Friday 10th October 2003
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At 85Ac, the offer is at around the level the shares were trading following AGP's $A397 million sale of its properties at George St, Sydney, which at least allowed independent appraiser KPMG Corporate Finance to call it "reasonable."
But AGP's asset backing (NTA) is about $A1.10 a share, of which $A250 million, or 75%, is cash, so KPMG ruled it "not fair."
At last call Trans Tasman had 65.8% and dropped its 75% acceptance condition, indicating it acknowledged it might not even get that far.
It also said it might use the 3% a year "creep" provisions to steadily up its stake to the 90% compulsory acquisition level.
But from 75% that would take five years. A new, higher bid closer to or at AGP's NTA is far more likely.
That, according to UBS Warburg, would be a good thing. Even if it paid the value of the NTA, Trans Tasman would still be a simpler beast with a lower cost structure and a modest debt to assets ratio of 15%.
UBS says it will also make little difference to earnings. It estimates earnings at 4.1c a share under the current offer and 3.8c if Trans Tasman pays NTA.
The offer has at least got one tormentor off AGP's back. Guinness Peat Group has accepted for its 7.5%.
But GPG is still on Trans Tasman's share register. So is one John Powell, who has been making a nuisance of himself for no easily discernible reason.
Powell assembled the requisite 5% of votes and has had two resolutions added to the agenda at Trans Tasman's special shareholders meeting on October 22.
The meeting was called to approve the AGP offer. Powell's first resolution calls for AGP's cash to be returned to AGP's shareholders, including Trans Tasman.
The second calls for Trans Tasman to return the cash it gets from AGP to its own shareholders.
As Jesse Lu's SEA Holdings holds 55% of the shares and as it is, according to Trans Tasman, entitled to vote, the resolutions are in any case a lost cause.
Powell's calls appear to be rooted in the belief Trans Tasman is still a dog and that neither its board nor AGP's can be trusted to do the right thing with the George St cash.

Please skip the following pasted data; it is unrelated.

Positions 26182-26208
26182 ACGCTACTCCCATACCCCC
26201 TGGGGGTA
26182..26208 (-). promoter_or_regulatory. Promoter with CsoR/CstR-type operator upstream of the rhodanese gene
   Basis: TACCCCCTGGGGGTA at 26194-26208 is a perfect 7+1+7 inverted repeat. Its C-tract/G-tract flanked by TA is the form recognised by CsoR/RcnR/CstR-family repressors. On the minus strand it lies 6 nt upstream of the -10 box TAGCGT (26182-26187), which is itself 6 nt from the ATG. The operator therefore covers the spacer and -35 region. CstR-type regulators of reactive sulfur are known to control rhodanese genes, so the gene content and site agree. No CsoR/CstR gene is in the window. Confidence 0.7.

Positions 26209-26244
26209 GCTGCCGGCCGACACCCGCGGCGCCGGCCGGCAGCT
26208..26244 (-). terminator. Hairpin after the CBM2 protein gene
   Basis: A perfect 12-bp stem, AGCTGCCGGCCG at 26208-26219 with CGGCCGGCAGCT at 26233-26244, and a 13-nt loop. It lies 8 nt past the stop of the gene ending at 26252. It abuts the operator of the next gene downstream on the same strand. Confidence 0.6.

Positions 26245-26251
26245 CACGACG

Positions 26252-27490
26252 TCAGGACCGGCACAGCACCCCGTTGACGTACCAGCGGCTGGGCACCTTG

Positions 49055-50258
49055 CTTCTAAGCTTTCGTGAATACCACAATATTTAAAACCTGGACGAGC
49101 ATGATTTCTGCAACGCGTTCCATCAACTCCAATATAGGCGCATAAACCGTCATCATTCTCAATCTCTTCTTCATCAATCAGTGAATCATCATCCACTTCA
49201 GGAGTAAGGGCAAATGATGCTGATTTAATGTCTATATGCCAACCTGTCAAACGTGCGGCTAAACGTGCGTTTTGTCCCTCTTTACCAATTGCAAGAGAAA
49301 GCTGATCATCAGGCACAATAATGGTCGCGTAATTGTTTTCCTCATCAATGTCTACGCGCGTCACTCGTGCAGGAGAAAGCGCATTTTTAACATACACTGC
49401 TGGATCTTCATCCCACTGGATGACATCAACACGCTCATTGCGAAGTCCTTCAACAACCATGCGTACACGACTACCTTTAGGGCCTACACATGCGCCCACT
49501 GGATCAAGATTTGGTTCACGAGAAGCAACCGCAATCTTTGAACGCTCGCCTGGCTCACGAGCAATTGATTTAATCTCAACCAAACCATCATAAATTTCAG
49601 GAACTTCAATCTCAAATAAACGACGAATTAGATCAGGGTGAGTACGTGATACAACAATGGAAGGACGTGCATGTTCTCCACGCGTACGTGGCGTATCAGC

That's a judgment many a long-suffering shareholder from the old RJI days will have sympathy with, as evidenced by Powell's command of 5% of Trans Tasman's votes.
But that view fails to acknowledge that Trans Tasman, which looked near death three years ago, is at last beginning to come right.
The ludicrously high debt levels that followed the merger of RJI with Seabil NZ $651 million in 1999 have been whittled down to a comfortable $337 million in December last year and will fall further if the AGP takeover goes through. In fact, given property investment is all about leverage, it's doubtful Trans Tasman needs AGP's cash at all.
This has been done by selling off steadily the rubbish inherited from RJI, mostly at a loss. That has reduced revenues and suppressed earnings over the past few years but the earnings stream is now of much higher quality.
At the June half-year Trans Tasman booked a $7.2 million profit compared with an $8.4 million loss the previous year.
One factor was the absence of losses on property sales, which cost $10.7 million in the 2002 half year.
Another was a $13 million reduction in expenses, to $21 million.
The major items there were a cut in the interest bill, which fell by $6.6 million to $14.6 million, and a $4.5 million fall in property operating expenses to $2.1 million.
UBS calculates, after taking account of $30 million of non-yielding assets, the earnings yield on Trans Tasman's portfolio is now about 10%. UBS rates the shares a "buy."
Favourable analyst coverage may rekindle interest from the institutions who deserted Trans Tasman many years back.
All of this should assist the gradual recovery of the share price since the beginning of last year. But a few issues are likely to have to play out before any major rerating takes place.
First, the AGP situation has to be resolved as it has a major bearing on Trans Tasman's financial state.
Then investors will have to get their heads around the new financial model, which will generate quantitatively lower but far higher quality earnings from a slimmed-down asset base.
Third, they will have a form a view on the prospects for Trans Tasman creating wealth over and above the ups and downs of the property cycle.
Trans Tasman has a high quality land bank around Auckland's central business district and near its airport and the resources to develop it at a high point in the property market.
The company has more or less sold the 35ha Airpark Business Centre development and has bought a 52ha block next door for a repeat performance.
Resource consents have been sought for a $30 million,10,000sq m office block at the Western Viaduct and an apartment block in Takapuna.
One joker in the pack is the controlling shareholding of Lu, who never bothers to show up for shareholders' meetings. The minority shareholders are probably as irritating to him as he is to them but he's the only one in a position to do something about it.
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